Poem — Lindsay Pope

Wounds

I
Young as a first bicycle I wheeled down Marama Street hill.  The wind was all applause.
Brakes, the enemy of forward momentum, stalled the thrill. Head over bells I went for the road to rage at my forehead.
The doctor, his face wrinkled as a darned sock, threading a needle said something about a stitch in time.

 

II
Barefooted I chopped the slippery from the seaweed-sea driftwood. The axe swung through the sun, grazed its target and launched into my foot.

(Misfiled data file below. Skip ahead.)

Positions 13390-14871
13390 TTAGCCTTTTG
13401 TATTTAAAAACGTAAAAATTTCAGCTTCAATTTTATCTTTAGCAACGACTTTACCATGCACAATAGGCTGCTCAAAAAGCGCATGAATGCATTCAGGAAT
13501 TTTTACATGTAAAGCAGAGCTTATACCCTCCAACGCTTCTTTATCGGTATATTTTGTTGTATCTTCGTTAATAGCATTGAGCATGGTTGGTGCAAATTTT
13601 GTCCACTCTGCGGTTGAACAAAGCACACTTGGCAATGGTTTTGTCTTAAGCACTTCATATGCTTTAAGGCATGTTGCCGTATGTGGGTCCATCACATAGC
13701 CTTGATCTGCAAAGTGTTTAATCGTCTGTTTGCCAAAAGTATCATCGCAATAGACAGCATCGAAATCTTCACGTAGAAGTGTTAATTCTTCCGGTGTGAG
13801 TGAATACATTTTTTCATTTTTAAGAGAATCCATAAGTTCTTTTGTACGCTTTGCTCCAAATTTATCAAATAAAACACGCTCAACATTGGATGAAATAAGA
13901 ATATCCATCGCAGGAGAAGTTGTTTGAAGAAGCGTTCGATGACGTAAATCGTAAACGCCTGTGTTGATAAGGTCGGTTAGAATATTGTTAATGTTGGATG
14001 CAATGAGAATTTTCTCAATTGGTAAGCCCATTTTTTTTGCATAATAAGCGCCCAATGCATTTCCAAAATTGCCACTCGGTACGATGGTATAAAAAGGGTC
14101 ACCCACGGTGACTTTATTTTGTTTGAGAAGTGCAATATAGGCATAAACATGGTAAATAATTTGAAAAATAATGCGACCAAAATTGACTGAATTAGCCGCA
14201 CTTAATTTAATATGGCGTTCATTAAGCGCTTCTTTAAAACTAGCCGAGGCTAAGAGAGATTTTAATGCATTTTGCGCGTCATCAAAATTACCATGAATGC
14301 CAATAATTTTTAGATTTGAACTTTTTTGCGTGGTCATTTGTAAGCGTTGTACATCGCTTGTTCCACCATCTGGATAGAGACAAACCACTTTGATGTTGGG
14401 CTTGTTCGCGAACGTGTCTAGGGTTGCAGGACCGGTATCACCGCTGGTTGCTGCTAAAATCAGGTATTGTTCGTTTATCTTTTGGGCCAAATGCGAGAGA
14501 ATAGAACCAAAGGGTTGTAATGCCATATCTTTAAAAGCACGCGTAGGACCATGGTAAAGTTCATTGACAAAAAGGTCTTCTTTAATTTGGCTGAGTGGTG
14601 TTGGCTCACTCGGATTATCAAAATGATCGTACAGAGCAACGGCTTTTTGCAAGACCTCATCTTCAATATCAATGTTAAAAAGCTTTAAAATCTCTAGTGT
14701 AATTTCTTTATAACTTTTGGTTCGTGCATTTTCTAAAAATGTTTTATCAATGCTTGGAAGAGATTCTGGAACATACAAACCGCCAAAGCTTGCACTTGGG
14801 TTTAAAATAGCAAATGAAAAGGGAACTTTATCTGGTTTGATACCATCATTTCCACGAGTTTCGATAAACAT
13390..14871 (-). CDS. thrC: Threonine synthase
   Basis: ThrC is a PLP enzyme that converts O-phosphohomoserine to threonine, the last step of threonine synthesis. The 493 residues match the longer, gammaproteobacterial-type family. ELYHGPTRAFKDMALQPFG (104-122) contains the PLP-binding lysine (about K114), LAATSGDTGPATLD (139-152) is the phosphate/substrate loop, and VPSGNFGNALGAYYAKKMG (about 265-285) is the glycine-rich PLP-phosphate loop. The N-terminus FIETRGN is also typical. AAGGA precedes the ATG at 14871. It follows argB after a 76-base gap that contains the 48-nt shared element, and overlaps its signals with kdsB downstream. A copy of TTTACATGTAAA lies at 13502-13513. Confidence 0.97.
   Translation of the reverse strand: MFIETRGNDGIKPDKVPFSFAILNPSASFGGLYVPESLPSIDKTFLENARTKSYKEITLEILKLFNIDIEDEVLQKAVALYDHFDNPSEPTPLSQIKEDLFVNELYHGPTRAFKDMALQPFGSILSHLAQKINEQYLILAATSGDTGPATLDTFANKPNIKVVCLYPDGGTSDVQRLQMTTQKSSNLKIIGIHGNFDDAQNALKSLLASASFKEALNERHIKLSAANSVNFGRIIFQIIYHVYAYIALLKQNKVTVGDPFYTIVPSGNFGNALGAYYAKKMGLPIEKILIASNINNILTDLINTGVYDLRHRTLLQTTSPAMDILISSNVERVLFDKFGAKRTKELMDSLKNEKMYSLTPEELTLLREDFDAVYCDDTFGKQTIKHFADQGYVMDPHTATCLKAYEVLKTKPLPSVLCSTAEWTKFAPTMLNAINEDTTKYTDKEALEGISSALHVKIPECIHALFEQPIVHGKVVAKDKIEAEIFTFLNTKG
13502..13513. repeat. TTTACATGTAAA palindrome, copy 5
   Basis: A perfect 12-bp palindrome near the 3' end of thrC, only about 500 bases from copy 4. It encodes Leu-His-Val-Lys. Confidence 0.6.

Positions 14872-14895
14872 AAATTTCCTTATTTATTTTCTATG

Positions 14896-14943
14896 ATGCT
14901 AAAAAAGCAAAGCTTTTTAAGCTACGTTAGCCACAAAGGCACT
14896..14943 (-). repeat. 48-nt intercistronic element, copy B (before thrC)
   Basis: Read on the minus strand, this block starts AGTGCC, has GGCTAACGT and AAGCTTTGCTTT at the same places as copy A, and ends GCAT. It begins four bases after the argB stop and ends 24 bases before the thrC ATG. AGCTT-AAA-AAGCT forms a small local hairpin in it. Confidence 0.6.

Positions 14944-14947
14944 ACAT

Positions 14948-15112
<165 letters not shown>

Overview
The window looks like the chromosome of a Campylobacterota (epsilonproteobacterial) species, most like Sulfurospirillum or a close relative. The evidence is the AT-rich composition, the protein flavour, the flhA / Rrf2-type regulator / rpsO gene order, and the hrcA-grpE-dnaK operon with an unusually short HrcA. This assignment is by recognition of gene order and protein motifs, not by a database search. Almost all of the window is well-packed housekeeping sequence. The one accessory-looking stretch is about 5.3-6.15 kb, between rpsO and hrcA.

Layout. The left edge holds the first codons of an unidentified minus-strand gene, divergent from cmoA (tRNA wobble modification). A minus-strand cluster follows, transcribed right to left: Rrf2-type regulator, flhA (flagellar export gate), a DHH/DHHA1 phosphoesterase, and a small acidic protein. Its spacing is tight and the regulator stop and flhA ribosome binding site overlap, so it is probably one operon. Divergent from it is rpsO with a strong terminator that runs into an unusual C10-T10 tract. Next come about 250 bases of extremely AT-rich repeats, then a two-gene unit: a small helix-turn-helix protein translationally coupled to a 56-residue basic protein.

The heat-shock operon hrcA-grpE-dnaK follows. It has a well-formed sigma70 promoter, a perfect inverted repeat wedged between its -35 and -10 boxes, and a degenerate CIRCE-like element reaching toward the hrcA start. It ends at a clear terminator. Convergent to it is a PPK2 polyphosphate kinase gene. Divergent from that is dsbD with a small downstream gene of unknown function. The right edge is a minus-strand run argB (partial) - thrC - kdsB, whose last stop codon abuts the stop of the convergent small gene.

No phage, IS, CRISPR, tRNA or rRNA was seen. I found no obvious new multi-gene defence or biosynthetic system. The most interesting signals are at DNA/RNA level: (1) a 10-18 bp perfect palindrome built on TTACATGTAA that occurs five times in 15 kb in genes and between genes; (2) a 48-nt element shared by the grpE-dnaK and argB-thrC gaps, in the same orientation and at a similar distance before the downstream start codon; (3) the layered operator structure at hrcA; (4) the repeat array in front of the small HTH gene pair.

A boiling kettle of fire pumped like a geyser.
Mum called for the ambulance, Dad for a cup of tea.

 

III
The sky was bandaged when you hit the road
the hatchet work done leaving me
to limp into tomorrow’s waiting room.

 

Lindsay Pope

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